Week in Review: Tesla

Andy Matthews

Every week, NPRI President Andy Matthews writes a column for NPRI's week-in-review email. If you are not getting our emails, which contain our latest commentaries and news stories, you can sign up here to receive them.


When I wrote to you last week about the perils that come when government subsidizes private businesses, I didn’t think I’d have the opportunity to broach the subject again so soon.

As you’ve probably heard, Gov. Sandoval announced yesterday that he is calling a special session next week to propose giving Tesla up to $1.3 billion in tax abatements and transferable tax credits in exchange for Tesla building a new battery factory in Northern Nevada. If passed, this would mean that Tesla would pay no sales tax for 20 years and no real or personal property tax or modified business taxes for 10 years and would receive $195 million in transferable tax credits.

Before the announcement I had sent a letter to the Governor and members of the Legislature urging them not to offer Tesla direct subsidies that are prohibited by Article 8, Section 9 of Nevada’s Constitution.

It is good to see that the package the Governor described didn’t include any direct subsidies. I believe that the lack of direct subsidies stemmed directly from NPRI’s lawsuit, filed earlier this year, against the state’s unconstitutional Catalyst Fund. Gov. Sandoval and his team knew that if direct subsidies had been or are proposed, NPRI’s litigation center is always prepared to act to defend Nevada’s Constitution. So the lack of direct subsidies is a victory for all Nevadans, and I believe that you and I helped make this victory possible.

Before digging into the tax package, you and I first need to think about how this is happening. In our system of government, it’s not enough to do the right thing; you must do the right thing in the right way.

Negotiating a $1.3 billion tax giveaway in secret and then expecting legislators to pass legislation approving the deal within one week is simply not the right way to create laws.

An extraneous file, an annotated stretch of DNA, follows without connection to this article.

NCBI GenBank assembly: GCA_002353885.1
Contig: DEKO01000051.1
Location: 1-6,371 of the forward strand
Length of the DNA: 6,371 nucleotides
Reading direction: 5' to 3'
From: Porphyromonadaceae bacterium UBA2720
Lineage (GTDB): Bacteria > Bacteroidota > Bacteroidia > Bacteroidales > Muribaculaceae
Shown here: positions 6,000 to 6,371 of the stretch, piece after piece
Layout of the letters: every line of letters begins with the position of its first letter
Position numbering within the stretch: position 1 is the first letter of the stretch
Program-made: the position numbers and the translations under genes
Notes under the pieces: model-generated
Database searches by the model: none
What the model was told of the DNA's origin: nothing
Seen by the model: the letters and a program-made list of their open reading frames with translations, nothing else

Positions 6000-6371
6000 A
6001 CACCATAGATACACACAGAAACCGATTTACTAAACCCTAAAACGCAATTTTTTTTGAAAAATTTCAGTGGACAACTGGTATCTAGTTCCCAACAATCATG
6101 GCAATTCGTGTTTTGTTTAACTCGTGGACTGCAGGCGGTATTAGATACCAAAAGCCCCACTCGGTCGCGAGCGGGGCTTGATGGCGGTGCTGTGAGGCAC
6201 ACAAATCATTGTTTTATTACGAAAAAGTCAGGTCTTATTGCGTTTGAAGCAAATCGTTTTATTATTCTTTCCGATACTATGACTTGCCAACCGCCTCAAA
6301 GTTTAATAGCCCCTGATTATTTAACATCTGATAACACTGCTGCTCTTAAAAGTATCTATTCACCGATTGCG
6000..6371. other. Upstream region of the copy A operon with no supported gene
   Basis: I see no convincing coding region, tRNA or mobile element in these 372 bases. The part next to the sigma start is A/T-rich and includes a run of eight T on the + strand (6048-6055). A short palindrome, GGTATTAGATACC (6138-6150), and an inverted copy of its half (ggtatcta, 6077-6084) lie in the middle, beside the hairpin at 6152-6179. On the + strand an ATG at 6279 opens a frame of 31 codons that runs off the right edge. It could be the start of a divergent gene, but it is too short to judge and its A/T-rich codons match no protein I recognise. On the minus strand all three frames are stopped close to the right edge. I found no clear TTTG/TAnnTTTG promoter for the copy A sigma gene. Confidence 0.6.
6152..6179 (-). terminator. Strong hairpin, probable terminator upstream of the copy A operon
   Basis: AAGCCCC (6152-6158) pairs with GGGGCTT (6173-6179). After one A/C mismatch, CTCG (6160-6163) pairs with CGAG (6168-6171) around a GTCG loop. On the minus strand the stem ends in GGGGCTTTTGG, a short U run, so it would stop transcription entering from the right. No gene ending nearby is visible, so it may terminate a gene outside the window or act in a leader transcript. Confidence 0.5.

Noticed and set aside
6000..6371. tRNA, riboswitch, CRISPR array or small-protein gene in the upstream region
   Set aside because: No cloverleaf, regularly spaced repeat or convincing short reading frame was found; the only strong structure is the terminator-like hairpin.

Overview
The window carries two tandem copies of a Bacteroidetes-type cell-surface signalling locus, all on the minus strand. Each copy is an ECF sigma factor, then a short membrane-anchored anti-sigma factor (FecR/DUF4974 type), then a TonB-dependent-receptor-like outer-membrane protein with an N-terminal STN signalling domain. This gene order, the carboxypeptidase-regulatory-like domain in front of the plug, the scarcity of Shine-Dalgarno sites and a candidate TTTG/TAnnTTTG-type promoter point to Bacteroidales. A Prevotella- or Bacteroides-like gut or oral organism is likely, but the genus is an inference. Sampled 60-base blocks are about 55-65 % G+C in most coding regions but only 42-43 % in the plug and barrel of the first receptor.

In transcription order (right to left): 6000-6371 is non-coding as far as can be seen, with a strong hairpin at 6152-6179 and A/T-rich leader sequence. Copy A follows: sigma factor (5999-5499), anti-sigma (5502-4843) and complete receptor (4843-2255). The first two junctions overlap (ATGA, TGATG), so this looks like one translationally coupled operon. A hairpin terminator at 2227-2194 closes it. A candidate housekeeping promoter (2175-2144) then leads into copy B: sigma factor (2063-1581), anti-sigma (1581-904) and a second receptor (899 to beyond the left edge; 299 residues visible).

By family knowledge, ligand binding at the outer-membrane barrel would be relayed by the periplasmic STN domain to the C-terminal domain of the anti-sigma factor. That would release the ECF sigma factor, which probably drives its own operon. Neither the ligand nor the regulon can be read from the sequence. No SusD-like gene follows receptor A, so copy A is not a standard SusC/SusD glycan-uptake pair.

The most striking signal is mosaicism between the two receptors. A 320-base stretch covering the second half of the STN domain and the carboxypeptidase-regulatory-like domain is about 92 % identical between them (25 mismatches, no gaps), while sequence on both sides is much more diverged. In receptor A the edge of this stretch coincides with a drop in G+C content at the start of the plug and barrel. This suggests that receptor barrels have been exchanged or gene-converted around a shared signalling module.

Who will be the first lawmaker to quip that we have to pass the Tesla bills to find out what’s in them?

Calling a special legislative session on a few days’ notice for the benefit of one company also fosters a system where the politically powerful are even more advantaged over everyone else.

But what about the staggering $1.3 billion tax package? Is it constitutional, and is it a good deal for Nevadans?

Again, an important caveat: As I’m writing this, our team here has not seen any legislative language, so we’re forced to analyze only summaries of the deal as prepared by the Governor’s staff.

It’s impossible to make a final judgment on this package without seeing the legislative language. Certainly, substantially reducing Nevada’s wasteful transferable film tax credit would be a positive.

There is a legitimate disagreement even among free-market adherents over targeted tax breaks. While all agree that taxes should be low and that government shouldn’t pick the winners and losers, there is some disagreement on whether in the process of lowering taxes, all tax rates must be uniformly lowered or whether on the way to lower taxes it is appropriate to expand tax loopholes incrementally so that at least some folks escape taxation until everyone has a loophole and everyone pays fewer taxes.

Regardless of where you fall on that divide, this Tesla deal will lead to the need for government to either reduce wasteful spending or raise taxes on other businesses or individuals.

I believe taxes should be low — even lower than they are now — but we do need taxes to fund essential government services. Whether a company is planning on hiring 6,500 new employees or 65, companies creating jobs brings more people to Nevada. As Nevada’s population grows, government expenditures also increase. This is why NPRI always references per-pupil or per-capita spending when we compare government spending over time. We expect the amount government spends to increase as the population grows or to decrease if the population shrinks.

So if Tesla hires 6,500 new employees, as it says it will, government expenditures will naturally increase. But if Tesla pays no taxes for 10 years and no sales tax for 20 years, some of the normally available tax revenue won’t be increasing. This means that government will either need to reduce its per-capita spending or look to raise taxes on other businesses and families.

Now, NPRI has done plenty of work on how to reduce government spending while achieving the same or greater results, so that first option is certainly possible and definitely preferable. But if per-capita spending isn’t reduced, higher taxes are the only alternative.

While 6,500 jobs are a lot, it’s important to remember that that would represent just 0.5 percent of the 1.26 million jobs currently in Nevada’s economy. If you’re one the business owners employing some of the other 99.5 percent of Nevadans, how do these tax breaks make you feel?

I hope Tesla succeeds, but I also hope other, less politically connected Nevadans and business owners aren’t left subsidizing Tesla’s success or failure at the expense of their own employees and businesses.

Until next time,


Andy Matthews
NPRI President

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